I had to make sacrifices to go back to study. I sold my beautiful sv6 that I’d bought second-hand years ago and bought a little second-hand Getz to save on fuel and car insurance. I have bought all my textbooks from Gumtree and other nursing equipment from cheap websites to save. I sold all unnecessary furniture and items in my house and worked 60 hours a week over the summer to make sure I had savings. This included Christmas Day, New Years Eve and New Years Day. The hustler has to make tough calls to get ahead. I have found something oddly comforting in living the simple life. It keeps me focused on what my goals are and what is important.
When I graduate and go to work full-time in a hospital, however, I have a plan to give back. My idea is to start and run a foundation that provides scholarships to girls who are in my position, in their early twenties, providing for themselves and trying to make ends meet whilst getting a tertiary education. I will be the first person in my family to go to university and I really hope I can push through and complete my degree. It is my belief that when women have a tertiary education they are better equipped to do well for themselves in life, and it gives them many more career options, particularly if they need to take a break to start a family.
Learning to be self-sufficient is so important, but I also believe that assistance in times of need can be the difference between reaching your goals or dropping out to keep food on the table and rent paid. My scholarship would be offered to women who are undertaking degrees in the health sciences, nursing & midwifery, other sciences, engineering, business & finance, education, etc. Basically any field that can offer long term prospects and ensure a brighter future.
The scholarships wouldn’t just be monetary- it would also have a mentoring aspect whereby young women are taught basic financial planning skills, how to buy or rent a house, start a savings account, negotiate for a car, buy items that they really need second-hand, how to find bulk-billing doctors and cheap prescriptions, and teach other important money-based skills.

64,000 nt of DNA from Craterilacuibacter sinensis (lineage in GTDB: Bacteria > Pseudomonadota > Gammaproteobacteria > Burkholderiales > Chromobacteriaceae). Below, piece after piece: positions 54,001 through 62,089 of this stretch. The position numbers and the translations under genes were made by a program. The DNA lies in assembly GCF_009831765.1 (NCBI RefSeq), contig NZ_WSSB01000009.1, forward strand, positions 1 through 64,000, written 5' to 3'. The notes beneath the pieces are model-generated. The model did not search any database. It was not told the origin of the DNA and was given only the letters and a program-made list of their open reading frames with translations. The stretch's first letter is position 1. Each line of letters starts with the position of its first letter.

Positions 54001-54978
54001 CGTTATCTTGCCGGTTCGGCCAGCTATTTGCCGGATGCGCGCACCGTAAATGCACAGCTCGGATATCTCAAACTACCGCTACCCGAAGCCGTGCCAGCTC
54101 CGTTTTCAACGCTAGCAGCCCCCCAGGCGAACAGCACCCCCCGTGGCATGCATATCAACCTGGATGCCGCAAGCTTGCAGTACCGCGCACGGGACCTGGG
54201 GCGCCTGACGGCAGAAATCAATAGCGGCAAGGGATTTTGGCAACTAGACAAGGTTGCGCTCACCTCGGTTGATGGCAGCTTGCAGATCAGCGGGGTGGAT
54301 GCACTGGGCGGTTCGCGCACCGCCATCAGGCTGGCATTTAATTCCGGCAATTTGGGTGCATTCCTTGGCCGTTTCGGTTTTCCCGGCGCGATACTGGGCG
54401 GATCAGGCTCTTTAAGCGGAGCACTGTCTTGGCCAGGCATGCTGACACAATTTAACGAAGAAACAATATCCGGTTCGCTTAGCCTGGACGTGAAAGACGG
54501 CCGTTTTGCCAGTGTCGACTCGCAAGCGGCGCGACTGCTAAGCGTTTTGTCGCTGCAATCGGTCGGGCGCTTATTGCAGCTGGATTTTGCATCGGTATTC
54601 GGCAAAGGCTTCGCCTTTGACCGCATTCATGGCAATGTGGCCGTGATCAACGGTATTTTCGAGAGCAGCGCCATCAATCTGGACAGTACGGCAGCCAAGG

I have definitely learnt a lot of these things by myself, the hard way, over the years, and there are things I wish I could do over. Though I do believe that when it comes to food shopping on a shoestring for myself and my pets, I might be one of the very best. Pets might be an extra expense, but I rescue animals from shelters and it is not something I plan to give up to have a few more pennies in the bank.
Financial assistance in the form of a scholarship is definitely not as useful if it is provided to someone with no money management skills or real life financial management experience, and this is why I feel like my idea could offer something different. It may not have too much to do with my future career in nursing and midwifery, but the end goal is to allow women to get a tertiary education, empower their future through financial assistance and education and teach them how to look after and rely on themselves- because one day, they might need to.
This, to me, is the definition of hustling: Provide for yourself and do what you have to do to get by, and, eventually, get what you want. It is also why I am applying for this scholarship- to keep myself on track so that I can achieve all of this in the not-too-distant future.